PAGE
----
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Inheritance Taxes

In his ground-breaking book, Capital in the Twenty-First Century, Thomas Piketty argues that inheritance is increasingly becoming an important economic flow in Europe (around 12-14% of annual income and potentially rising to 16-24% over the course of this century)(p 399). Piketty also argues that such inheritances are a key driver of inequality over time, and notes the historically important role that estate duties had in the middle of the last century.

In this context it is significant that all Australian states had inheritance taxes until they were removed as a result of destructive interstate competition in the 1970s, leaving Australia as one of the few places in the world without any estate taxes.

The Henry Review of Australia’s tax system noted that inheritance duties are generally considered to be efficient taxes and recommended further study and community discussion of options. The Australia Institute has estimated an inheritance tax of the nature previously applied in Australia, would yield approximately $5b p.a. nationally (that is roughly equivalent to raising the GST by 1 percentage point). However, it should be noted that the Henry Review stressed that consideration of a bequest tax should be limited only to the largest estates or inheritances. This would mean that the large majority of estates or inheritances would not be subject to tax, and would therefore limit the amount of revenue collected.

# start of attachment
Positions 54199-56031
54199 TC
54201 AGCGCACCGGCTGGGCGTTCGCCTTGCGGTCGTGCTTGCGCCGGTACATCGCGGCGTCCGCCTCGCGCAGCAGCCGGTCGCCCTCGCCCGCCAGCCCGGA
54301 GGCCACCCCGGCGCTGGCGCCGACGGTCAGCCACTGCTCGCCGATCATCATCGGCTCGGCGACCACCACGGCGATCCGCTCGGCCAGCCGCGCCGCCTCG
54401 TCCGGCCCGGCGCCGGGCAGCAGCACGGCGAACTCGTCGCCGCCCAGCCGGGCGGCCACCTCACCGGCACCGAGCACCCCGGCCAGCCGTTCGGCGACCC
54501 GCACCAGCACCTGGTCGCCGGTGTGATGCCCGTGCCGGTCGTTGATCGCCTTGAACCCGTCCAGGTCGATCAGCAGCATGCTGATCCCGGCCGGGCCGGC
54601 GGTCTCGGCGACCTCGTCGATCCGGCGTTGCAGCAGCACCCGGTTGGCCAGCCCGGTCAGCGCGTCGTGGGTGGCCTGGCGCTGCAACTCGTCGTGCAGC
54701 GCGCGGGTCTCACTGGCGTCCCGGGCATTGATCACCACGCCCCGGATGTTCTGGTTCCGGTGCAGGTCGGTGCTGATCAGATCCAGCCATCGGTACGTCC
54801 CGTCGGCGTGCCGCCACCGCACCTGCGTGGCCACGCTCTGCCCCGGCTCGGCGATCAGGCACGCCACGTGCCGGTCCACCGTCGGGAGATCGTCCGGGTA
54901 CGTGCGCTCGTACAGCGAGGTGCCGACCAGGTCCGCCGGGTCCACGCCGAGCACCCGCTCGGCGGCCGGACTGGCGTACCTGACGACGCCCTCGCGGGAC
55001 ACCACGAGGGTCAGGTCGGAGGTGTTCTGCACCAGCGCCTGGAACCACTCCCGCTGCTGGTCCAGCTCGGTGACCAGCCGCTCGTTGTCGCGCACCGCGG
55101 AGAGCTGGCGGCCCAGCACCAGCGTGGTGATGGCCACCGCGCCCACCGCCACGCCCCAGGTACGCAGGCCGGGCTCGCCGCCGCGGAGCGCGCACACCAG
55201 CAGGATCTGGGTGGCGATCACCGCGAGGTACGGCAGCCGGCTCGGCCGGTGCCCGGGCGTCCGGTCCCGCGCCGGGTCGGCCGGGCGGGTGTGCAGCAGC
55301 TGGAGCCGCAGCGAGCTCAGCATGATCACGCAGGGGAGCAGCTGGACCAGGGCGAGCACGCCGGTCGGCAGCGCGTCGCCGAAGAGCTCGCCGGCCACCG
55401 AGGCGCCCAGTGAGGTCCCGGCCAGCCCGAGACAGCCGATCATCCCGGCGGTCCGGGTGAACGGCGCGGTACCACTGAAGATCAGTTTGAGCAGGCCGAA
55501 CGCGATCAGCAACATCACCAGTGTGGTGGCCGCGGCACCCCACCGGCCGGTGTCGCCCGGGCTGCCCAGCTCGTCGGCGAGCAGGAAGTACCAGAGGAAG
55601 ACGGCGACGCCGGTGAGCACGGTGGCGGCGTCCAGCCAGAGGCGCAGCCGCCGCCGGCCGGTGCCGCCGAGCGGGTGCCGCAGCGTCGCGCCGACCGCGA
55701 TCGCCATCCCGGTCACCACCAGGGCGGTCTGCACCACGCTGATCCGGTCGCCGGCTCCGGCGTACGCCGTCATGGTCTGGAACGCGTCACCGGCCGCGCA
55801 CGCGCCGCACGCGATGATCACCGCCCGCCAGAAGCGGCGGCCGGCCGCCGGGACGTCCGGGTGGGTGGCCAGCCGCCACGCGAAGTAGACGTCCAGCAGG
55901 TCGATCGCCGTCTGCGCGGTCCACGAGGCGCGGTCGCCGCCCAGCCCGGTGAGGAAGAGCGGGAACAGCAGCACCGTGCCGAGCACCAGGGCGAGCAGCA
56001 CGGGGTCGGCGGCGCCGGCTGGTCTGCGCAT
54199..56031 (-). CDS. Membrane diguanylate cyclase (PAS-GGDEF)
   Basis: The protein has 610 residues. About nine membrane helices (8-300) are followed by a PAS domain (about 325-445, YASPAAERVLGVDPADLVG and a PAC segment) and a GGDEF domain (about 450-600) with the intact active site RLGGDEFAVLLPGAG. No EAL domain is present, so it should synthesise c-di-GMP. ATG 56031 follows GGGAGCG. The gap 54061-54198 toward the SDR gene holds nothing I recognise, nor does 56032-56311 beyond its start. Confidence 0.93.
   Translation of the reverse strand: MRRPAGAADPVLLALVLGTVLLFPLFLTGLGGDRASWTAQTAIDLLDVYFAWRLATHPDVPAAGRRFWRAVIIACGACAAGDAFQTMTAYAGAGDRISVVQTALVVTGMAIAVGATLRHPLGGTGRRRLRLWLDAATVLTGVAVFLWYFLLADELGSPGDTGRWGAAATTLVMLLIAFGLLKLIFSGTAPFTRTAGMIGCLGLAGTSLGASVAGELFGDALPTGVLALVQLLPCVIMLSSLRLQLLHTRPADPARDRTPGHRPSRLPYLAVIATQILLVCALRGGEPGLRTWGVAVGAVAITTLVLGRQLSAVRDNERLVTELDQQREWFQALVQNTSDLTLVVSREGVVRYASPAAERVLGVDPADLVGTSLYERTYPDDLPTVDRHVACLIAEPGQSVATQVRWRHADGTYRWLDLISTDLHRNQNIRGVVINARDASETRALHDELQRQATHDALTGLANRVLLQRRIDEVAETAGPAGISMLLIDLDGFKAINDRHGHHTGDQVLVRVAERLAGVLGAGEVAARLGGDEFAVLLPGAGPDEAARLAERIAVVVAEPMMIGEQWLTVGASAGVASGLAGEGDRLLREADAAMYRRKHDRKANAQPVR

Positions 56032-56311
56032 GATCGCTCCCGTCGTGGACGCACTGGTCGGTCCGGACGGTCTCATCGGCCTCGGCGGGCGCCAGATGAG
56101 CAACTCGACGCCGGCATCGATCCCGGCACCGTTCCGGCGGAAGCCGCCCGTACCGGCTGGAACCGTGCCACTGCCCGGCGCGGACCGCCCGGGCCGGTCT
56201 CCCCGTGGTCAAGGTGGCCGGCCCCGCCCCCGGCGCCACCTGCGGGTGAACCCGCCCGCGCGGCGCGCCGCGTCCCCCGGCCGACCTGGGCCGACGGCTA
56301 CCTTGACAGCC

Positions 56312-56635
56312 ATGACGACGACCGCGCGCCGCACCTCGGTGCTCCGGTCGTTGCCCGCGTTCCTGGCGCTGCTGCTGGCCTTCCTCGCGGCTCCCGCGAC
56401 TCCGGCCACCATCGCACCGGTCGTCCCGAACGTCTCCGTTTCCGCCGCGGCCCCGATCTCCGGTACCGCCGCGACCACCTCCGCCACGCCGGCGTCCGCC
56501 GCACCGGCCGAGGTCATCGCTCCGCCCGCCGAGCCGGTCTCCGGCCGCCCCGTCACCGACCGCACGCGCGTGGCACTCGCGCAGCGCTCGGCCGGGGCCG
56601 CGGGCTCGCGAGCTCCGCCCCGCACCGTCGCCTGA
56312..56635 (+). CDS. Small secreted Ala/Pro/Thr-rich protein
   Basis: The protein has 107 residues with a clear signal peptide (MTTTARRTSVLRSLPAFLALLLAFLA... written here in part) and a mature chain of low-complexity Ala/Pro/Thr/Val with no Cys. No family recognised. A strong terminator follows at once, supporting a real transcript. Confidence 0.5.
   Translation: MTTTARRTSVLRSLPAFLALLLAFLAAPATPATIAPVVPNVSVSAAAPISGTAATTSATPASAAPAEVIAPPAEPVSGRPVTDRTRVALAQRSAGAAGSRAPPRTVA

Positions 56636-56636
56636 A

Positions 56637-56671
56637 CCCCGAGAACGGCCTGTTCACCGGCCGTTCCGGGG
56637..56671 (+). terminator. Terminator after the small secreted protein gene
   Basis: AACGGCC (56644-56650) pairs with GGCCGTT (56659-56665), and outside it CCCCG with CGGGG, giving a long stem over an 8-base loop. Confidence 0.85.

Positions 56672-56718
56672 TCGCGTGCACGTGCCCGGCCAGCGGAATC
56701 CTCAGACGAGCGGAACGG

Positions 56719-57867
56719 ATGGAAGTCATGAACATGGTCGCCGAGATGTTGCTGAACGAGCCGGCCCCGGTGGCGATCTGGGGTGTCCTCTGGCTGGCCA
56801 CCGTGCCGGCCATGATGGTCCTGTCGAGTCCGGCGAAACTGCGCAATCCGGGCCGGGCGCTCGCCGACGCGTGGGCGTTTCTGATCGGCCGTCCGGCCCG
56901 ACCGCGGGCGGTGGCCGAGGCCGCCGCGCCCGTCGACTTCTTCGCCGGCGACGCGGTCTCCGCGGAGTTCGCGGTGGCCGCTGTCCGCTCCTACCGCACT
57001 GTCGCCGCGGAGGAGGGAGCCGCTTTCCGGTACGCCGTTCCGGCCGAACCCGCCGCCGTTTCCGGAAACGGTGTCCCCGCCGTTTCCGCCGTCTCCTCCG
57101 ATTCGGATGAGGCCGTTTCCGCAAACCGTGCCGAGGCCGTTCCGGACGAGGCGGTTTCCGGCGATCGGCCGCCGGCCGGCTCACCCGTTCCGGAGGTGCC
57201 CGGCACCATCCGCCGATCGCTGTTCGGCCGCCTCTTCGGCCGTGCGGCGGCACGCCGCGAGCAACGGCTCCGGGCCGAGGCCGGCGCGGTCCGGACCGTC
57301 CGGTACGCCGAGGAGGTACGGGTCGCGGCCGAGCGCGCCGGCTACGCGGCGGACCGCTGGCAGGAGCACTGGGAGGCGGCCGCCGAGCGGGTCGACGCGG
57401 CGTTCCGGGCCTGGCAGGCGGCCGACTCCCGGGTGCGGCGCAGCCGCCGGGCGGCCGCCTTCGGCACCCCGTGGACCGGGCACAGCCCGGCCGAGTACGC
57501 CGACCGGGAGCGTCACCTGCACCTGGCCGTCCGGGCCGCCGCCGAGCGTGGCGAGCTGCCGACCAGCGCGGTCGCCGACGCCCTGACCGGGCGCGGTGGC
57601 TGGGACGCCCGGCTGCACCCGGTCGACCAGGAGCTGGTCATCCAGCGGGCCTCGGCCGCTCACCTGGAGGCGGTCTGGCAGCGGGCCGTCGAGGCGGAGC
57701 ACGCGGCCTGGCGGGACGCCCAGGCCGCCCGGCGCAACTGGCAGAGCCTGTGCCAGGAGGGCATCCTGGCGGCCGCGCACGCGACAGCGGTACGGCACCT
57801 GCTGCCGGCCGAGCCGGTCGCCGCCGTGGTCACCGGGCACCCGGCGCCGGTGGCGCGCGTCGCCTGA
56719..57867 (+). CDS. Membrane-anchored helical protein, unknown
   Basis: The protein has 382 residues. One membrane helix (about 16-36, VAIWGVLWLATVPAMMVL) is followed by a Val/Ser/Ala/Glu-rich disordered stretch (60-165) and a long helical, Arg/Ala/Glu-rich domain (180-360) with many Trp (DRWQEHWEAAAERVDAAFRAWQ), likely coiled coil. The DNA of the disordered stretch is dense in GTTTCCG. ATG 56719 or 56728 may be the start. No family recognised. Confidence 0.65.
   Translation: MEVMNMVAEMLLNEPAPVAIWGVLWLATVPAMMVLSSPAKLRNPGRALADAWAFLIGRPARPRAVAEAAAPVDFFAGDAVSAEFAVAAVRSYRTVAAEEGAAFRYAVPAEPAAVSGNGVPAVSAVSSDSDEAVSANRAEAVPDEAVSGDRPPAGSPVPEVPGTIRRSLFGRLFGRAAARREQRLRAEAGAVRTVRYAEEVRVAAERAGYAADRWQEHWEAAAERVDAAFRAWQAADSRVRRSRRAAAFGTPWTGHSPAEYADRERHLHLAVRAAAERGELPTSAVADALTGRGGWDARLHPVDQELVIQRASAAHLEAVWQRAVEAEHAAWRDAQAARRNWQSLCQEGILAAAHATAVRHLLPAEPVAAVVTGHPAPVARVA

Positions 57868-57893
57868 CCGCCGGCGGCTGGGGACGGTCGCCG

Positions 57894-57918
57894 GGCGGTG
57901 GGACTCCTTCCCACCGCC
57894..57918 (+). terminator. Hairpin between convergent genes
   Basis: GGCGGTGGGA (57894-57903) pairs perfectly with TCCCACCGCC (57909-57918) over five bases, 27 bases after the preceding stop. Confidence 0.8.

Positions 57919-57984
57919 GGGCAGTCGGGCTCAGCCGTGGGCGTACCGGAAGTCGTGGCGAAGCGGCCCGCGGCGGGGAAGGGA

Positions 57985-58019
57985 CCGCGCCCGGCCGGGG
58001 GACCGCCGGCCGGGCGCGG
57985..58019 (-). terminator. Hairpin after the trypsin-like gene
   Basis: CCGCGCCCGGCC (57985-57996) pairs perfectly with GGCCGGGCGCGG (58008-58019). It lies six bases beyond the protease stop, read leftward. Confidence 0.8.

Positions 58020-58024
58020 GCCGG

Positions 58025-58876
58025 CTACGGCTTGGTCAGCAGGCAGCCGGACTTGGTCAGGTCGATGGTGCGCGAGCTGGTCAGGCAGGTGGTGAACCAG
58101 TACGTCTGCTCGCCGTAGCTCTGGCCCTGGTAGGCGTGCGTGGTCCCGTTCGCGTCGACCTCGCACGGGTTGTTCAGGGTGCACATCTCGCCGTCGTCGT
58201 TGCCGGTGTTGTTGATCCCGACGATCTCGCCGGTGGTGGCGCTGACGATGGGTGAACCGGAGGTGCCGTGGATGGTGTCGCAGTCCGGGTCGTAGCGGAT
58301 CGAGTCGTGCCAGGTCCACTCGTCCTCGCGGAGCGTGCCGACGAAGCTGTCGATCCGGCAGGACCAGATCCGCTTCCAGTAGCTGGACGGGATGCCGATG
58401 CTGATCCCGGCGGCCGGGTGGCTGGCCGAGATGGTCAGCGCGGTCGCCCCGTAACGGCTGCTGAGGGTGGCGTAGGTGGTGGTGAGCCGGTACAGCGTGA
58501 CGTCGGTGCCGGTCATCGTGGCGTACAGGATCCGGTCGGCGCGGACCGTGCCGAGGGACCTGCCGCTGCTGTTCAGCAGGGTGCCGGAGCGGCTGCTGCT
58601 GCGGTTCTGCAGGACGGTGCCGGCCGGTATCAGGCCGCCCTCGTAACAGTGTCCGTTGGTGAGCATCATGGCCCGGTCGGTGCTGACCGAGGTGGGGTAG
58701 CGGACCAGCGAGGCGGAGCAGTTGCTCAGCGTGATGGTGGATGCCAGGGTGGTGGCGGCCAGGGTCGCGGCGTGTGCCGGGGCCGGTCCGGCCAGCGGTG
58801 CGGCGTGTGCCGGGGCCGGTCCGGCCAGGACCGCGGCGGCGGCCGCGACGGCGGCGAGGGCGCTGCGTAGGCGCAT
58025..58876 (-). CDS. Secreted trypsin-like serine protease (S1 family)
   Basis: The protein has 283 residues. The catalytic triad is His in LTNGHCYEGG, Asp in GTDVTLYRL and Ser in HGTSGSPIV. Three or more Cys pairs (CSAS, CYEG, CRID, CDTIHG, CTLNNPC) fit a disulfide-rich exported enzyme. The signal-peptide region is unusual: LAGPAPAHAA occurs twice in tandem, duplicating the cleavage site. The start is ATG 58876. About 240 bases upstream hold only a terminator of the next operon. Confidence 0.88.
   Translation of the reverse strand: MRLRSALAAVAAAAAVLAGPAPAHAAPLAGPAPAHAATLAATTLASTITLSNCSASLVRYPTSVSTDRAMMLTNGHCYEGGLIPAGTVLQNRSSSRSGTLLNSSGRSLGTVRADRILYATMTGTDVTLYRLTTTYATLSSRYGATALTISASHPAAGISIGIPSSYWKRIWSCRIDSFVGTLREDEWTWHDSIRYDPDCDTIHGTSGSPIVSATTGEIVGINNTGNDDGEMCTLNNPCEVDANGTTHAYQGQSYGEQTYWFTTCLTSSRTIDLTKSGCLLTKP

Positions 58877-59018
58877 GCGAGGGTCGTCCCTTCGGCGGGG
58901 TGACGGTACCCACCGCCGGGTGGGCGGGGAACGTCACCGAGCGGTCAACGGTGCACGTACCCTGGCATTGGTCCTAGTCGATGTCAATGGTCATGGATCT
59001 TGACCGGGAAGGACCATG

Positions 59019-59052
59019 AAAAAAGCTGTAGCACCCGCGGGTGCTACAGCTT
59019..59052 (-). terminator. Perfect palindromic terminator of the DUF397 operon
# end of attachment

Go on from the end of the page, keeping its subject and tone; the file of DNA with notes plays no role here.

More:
Even with a limited revenue-take, SACOSS believes that inheritance taxes could be an important part of a fairer tax mix as they would fall on those who could most afford to pay, and could balance other regressive taxes. However, given the experience of the “Queensland-led” dissolution of the previous estate tax regime, SACOSS believes that such a tax would best be introduced nationally by all states, territories and the Commonwealth, and SACOSS calls on the South Australian government to lead that conversation - or perhaps, if necessary consider going it alone with an SA state tax.

In proposing this option, SACOSS is not oblivious to the political difficulties and the public resistance. But these should not be exaggerated. SACOSS' survey of community attitudes found that more people supported the idea of an inheritance tax on estates over $2m than opposed it, and when it was clearly put as a proposal to have that inheritance tax to reduce an existing state tax (ie. not an additional tax) 50% of respondents supported the proposal while only 27% opposed it. 

With other sources of state revenue declining, or themselves being unfair, estate duties or inheritance taxes on large estates should be part of the tax reform discussion.

For a snapshot of estate taxes in selected OECD countries, see:

http://www.theguardian.com/money/ng-interactive/2015/sep/17/how-does-uk-inheritance-tax-compare-with-that-in-other-countries

For more information in an Australian context, see:

Richardson, D. (2016) Surprise Me When I'm Dead: Revisiting the Case for Death Duties, The Australia Institute, Canberra.

Charity group calls for $5 billion death tax on Australia's super richABC The World Today, 11 Feb 2016.

SACOSS, (2015) Submission to the State Tax Review Discussion PaperSouth Australian Council of Social Services, Adelaide.

Published Date: 

Monday, 1 May 2017